Opposition leader, Henrique Capriles, narrowly lost the presidency to Maduro in 2013 and has since been banned from political activity. Other opposition leaders, including Leopoldo López, have been jailed. Dozens of protesting Venezuelans have been killed by Maduro controlled military.
Even the much respected Vatican could not successfully mediate divisions between Maduro and the growing opposition. The Catholic-dominant country accepted the help from church emissaries but progress quickly stalled, solidifying differences. Protesters have pledged to remain on the streets until Maduro steps down and rallies have become the principal activity for many of the country’s young people who suffer from more than a one-third unemployment rate.
It is hard to imagine the holder of the world’s largest oil reserves in economic collapse, yet plunging oil prices have caused massive trade deficits and ensuing shortages of food, home supplies, and medicine. The country is wholly reliant on the global price of oil for its well-being, considering the commodity makes up over 90 percent of the country’s exports. Residents cross the border to neighboring Colombia or Brazil for a myriad of purchases, others leave the country altogether, in hopes of better economic opportunities. Relations with other countries in the Mercosur trading bloc allows Venezuelans to travel to partner nations without a visa. Many outstay their legal visits, working in the informal economy. While Colombia and Brazil are the most common destinations as neighboring countries with porous borders, partner country Uruguay is also a choice location because of ease of residency process and work permits.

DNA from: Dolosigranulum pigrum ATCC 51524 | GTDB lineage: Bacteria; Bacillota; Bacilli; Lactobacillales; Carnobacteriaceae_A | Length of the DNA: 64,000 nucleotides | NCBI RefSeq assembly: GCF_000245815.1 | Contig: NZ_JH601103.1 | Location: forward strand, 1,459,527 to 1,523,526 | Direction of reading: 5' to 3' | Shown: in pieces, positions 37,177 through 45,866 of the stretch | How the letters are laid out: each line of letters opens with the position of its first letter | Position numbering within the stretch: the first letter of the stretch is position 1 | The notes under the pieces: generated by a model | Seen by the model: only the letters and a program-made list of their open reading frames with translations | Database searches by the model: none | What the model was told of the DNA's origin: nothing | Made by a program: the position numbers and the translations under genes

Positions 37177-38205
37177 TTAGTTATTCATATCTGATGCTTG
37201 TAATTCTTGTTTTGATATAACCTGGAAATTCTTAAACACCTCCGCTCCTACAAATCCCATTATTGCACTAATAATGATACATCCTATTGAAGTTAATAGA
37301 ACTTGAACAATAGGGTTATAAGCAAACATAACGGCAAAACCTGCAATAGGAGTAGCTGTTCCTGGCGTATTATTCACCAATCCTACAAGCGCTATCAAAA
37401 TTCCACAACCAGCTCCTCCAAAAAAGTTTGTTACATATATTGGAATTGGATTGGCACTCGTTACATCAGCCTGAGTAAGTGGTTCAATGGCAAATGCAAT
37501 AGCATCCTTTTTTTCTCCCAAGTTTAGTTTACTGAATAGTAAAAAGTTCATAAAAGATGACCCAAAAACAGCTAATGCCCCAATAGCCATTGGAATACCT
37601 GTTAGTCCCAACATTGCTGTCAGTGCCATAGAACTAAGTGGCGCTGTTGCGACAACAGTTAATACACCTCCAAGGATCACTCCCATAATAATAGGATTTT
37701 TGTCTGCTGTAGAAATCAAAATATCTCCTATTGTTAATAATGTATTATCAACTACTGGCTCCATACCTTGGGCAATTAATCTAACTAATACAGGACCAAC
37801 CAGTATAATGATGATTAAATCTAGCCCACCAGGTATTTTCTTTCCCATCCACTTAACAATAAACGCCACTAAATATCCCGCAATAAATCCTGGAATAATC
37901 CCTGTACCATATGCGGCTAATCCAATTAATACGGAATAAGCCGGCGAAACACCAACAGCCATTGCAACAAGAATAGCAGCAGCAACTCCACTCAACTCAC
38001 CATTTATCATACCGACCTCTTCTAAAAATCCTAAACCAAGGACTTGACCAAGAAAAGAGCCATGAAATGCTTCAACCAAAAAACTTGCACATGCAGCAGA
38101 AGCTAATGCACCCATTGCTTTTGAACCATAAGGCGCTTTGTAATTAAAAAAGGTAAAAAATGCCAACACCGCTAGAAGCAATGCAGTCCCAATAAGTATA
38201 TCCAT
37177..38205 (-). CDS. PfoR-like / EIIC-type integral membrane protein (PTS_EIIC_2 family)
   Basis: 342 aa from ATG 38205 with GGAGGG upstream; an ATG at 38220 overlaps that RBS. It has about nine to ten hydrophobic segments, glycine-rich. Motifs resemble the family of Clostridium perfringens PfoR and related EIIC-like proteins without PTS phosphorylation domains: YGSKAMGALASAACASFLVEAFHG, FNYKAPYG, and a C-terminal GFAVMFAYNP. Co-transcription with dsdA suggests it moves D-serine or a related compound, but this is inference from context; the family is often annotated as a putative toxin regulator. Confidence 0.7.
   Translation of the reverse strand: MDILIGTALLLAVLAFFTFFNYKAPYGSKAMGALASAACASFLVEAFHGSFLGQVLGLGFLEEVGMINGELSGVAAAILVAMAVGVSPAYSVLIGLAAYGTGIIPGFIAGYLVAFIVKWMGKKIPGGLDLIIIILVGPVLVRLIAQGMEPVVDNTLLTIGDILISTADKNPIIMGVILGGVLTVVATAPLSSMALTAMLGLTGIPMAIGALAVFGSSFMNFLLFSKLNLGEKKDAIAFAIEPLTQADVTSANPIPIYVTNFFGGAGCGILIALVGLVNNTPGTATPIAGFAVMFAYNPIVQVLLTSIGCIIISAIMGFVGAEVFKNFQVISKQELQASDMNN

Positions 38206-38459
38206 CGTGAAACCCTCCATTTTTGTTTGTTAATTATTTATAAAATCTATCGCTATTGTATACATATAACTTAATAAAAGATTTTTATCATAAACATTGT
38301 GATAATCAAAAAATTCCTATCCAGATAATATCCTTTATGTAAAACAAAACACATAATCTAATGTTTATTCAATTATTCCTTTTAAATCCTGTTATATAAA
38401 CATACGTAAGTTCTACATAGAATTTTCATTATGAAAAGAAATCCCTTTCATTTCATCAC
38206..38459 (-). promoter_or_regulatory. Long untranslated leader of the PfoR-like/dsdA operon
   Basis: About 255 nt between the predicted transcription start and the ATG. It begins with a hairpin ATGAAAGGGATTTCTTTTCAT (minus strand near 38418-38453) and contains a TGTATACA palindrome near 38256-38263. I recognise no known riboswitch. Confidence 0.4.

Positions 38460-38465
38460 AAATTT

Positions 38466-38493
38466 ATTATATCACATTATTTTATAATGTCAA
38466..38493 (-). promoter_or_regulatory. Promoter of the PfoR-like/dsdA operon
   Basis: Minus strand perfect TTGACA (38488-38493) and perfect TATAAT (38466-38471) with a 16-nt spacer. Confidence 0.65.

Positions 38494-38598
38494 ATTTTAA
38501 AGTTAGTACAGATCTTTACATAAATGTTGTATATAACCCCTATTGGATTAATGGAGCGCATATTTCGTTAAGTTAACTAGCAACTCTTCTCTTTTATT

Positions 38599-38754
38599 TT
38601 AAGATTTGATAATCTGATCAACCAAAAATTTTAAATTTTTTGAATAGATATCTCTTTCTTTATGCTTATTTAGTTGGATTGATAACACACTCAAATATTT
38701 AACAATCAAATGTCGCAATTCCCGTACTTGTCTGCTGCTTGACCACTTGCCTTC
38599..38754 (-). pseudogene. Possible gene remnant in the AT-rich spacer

According to Pew Research Center, Venezuelan asylum applications to the United States have soared 168 percent between 2015 and 2016, becoming the third most popular country of origin to apply after China and Mexico.
As a result of what is seen as anti-democratic government action, the Venezuelan government has been suspended from the Mercosur trading bloc which includes giant export partners Brazil and Argentina along with smaller markets, Uruguay and Paraguay. Associate members include Bolivia, Chile, Colombia, Ecuador and Suriname. The human rights violations and lack of free press led to the suspension, affecting import and export benefits from partner nations but also currency and travel benefits.